Dolly Parton says she’s flattered Tennessee lawmakers want a statue of her at the state Capitol, but she’d prefer they didn’t put one up.
“I want to thank the Tennessee legislature for their consideration of a bill to erect a statue of me on the Capitol grounds. I am honored and humbled by their intention but I have asked the leaders of the state legislature to remove the bill from any and all consideration,” the 75-year-old entertainment icon wrote in a statement posted Thursday to Twitter.
She went on, “Given all that is going on in the world, I don’t think putting me on a pedestal is appropriate at this time. I hope, though, that somewhere down the road several years from now or perhaps after I’m gone if you still feel I deserve it, then I’m certain I will stand proud in our great State Capitol as a grateful Tennessean.”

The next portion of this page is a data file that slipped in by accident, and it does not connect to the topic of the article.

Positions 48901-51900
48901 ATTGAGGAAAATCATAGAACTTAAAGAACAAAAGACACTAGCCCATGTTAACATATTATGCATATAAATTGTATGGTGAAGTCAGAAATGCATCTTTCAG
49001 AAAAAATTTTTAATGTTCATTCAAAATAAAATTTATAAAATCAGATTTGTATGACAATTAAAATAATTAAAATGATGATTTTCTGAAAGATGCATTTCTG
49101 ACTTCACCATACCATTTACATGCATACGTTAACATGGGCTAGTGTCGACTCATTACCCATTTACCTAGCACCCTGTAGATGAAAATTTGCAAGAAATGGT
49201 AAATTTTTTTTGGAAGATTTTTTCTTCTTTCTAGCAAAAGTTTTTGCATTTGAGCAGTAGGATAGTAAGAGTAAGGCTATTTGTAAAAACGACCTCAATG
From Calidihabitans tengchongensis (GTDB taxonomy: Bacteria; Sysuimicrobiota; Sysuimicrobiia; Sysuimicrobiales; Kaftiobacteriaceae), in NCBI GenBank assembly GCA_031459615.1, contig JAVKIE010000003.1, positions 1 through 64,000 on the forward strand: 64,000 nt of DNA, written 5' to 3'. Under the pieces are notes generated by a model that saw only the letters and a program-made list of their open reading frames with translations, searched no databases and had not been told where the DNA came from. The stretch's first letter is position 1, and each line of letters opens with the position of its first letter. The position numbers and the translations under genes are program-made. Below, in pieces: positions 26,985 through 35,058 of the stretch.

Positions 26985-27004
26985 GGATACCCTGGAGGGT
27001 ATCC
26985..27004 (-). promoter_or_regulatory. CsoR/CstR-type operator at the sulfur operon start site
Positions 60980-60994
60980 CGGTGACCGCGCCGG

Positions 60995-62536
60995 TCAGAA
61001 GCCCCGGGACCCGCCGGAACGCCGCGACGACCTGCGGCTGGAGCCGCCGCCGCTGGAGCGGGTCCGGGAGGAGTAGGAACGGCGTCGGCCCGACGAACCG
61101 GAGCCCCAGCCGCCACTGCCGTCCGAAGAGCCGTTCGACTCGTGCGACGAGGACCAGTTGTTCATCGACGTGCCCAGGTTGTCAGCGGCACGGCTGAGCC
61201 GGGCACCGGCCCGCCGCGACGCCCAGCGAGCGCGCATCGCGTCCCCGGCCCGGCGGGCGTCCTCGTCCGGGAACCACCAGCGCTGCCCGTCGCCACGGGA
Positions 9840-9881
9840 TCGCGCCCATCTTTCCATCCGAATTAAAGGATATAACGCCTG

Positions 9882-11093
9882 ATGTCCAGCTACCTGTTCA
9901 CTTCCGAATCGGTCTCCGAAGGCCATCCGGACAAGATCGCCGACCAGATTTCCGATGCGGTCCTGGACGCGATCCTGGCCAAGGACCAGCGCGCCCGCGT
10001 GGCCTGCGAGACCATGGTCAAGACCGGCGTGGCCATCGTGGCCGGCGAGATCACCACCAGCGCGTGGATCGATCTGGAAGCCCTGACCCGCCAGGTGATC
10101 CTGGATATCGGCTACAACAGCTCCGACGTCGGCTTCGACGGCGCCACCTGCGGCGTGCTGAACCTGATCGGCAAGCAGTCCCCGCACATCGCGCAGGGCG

A state House committee did pass such a bill on Feb. 9 after it was proposed by Democratic Rep. John Windle.
Last November, Parton’s fans flocked to Twitter to thank her for her role in helping to fund Moderna’s COVID-19 vaccine, whose early trials were 94.5% effective in combating the disease.
The singer donated roughly $1 million to Moderna’s coronavirus vaccine research through the Dolly Parton COVID-19 Research Fund, which she created in April. A later paper on the Moderna vaccine from the New England Journal of Medicine cited Parton’s fund as one of its major donors. Check out the entire research paper on Moderna’s clinical trials here.